The claims define the inventive concept that the patent embodies. The specifications, on the other hand, are designed to reveal how the invention may be put into practice, thereby defining the inventor's monopoly and enabling others to practice the invention after the patent has expired. Although "it is fundamental that claims are to be construed in the light of the specifications and both are to be read with a view to ascertaining the invention," United States v. Adams, 383 U.S. 39, 49, 86 S.Ct. 708, 713, 15 L.Ed.2d 572 (1966), courts do "not read limitations into claims merely because they are disclosed in the specifications," In re Walter, 618 F.2d 758, 768 (C.C.P.A.1980). See also In re Prater, 415 F.2d 1393, 1404 (C.C.P.A.1969) (specifications properly used to "interpret limitations explicitly recited in the claim").

B. The Williams patent contains three claims.

The pertinent portion of claim 1, the broadest of the allowed claims, is as follows:

1. Apparatus comprising:
* * * * * *
e. means disposed on said body for providing an indication to a location external to said body of the instantaneous spin angle position of said body about said axis and the orientation of said axis with reference to a fixed external coordinate system;
f. and means disposed on said body for receiving from said location control signals synchronized with said indication;
g. said valve being coupled to said last-named means and responsive to said control signals for applying fluid to said fluid expulsion means in synchronism therewith for precessing said body to orient said axis in a predetermined desired relationship with said fixed external coordinate system.

Insofar as they are material in this case, the only differences between these clauses in claims 1, 2, and 3 is that the word "means" in clause e of claim 1 is changed to "wide angle means" in claim 2 (clause f) and to "wide angle optical means" in claim 3 (clause e).

These claims do not incorporate the ground control device depicted in Figure 12. The trial judge stated that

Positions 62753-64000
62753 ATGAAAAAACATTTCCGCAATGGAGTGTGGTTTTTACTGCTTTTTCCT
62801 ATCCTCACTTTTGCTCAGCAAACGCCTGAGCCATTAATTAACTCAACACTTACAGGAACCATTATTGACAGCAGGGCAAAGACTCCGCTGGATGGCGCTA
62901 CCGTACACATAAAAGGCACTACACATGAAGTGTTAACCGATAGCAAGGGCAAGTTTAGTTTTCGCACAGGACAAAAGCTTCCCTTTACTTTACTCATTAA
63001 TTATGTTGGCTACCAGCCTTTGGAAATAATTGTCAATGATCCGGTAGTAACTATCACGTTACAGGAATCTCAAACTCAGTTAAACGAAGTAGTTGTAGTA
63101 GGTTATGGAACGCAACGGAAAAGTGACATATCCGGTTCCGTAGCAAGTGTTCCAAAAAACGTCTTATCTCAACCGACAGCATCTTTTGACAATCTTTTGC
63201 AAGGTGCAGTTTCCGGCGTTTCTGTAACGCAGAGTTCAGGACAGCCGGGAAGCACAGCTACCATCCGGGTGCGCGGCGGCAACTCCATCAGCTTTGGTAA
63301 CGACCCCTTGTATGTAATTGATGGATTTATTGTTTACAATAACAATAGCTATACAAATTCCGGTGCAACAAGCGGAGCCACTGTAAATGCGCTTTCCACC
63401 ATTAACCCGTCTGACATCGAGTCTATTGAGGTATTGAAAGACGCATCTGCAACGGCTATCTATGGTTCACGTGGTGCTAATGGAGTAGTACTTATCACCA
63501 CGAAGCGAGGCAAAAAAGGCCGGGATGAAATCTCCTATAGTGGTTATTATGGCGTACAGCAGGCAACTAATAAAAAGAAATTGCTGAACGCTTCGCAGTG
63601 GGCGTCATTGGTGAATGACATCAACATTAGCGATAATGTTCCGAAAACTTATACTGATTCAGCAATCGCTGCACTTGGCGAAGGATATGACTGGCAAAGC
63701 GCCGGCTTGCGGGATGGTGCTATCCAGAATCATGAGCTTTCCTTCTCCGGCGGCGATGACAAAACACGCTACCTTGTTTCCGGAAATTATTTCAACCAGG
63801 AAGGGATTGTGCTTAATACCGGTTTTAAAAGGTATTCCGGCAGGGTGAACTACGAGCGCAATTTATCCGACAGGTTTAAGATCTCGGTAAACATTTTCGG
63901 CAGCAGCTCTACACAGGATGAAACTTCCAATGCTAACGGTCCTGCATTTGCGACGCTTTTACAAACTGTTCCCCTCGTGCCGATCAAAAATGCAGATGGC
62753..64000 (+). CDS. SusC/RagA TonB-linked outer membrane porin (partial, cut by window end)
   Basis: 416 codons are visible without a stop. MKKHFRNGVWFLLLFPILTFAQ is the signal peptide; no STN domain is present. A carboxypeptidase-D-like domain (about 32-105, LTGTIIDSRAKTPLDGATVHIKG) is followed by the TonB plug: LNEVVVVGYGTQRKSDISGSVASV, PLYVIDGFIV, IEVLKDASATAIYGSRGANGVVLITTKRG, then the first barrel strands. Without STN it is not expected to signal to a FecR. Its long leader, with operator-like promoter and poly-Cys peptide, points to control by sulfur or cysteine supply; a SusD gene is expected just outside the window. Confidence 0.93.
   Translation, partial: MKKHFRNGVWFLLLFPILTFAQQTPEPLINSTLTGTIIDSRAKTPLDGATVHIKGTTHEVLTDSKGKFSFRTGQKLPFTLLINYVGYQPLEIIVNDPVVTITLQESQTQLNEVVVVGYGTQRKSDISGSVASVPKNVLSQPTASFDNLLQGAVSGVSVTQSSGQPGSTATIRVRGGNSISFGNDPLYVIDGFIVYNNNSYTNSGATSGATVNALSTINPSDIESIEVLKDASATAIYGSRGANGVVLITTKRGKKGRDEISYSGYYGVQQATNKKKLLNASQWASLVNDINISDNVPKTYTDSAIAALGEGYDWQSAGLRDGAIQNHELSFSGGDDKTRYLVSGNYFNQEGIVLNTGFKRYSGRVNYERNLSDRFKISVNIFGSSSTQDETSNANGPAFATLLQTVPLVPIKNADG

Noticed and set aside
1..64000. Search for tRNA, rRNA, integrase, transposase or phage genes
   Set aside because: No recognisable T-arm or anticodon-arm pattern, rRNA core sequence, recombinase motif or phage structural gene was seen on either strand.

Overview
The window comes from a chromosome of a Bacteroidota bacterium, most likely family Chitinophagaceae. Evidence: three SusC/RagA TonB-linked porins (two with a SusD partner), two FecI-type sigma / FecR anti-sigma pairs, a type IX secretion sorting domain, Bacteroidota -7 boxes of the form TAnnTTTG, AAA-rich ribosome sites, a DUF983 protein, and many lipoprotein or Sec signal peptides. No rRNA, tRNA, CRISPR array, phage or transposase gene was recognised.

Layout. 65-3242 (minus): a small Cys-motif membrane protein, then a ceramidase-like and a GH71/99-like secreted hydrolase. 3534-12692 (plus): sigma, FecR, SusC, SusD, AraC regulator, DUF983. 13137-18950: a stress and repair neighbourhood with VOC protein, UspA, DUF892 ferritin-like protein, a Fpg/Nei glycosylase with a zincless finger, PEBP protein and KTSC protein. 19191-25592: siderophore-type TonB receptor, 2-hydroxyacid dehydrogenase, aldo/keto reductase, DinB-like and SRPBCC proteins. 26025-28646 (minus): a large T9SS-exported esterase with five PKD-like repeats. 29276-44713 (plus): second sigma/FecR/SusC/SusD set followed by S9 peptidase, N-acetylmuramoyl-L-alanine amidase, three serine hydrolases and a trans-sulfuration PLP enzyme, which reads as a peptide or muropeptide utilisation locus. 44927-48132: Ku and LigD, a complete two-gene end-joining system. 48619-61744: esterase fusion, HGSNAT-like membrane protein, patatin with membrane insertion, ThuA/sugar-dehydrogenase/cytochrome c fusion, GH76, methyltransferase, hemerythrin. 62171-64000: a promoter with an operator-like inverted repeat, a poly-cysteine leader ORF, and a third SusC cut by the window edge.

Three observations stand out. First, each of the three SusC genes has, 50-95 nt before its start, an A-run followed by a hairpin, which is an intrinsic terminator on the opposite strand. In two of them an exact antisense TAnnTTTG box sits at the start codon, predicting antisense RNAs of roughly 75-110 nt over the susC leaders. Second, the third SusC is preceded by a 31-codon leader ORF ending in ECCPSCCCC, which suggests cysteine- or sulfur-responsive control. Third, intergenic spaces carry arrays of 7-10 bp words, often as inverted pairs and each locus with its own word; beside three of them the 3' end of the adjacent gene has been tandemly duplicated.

what is being claimed by elements (e)-(g) is 1 apparatus carried by the satellite for transmitting information about its spin angle position to an external location, i. e., earth; 2 externally located apparatus for producing control signals which are synchronized with the spin angle position of the satellite; and 3 apparatus on the satellite for responding to the received control signals for precessing the satellite.

But only the first and third of these three apparatuses are stated in the language of those clauses.

The claims do not refer to any "externally located apparatus." The only references in the claims to anything external to the satellite are to "means disposed on said body for providing an indication to a location external to said body" and to means on the body for receiving signals "from said location" (items e and f, emphasis added). Although some devices and processes are necessary at the external location to receive and process the information sent there by the clause e "means" and to return the instructions relied on by the clause f "means," the claims themselves do not embody any specific devices or processes outside the satellite.

The claims of the patent cover solely the orbiting satellite and no other object, device, means, or apparatus. The patent claims only an "apparatus comprising ... a body adapted to spin about an axis" (claim 1, clause a), with certain specified...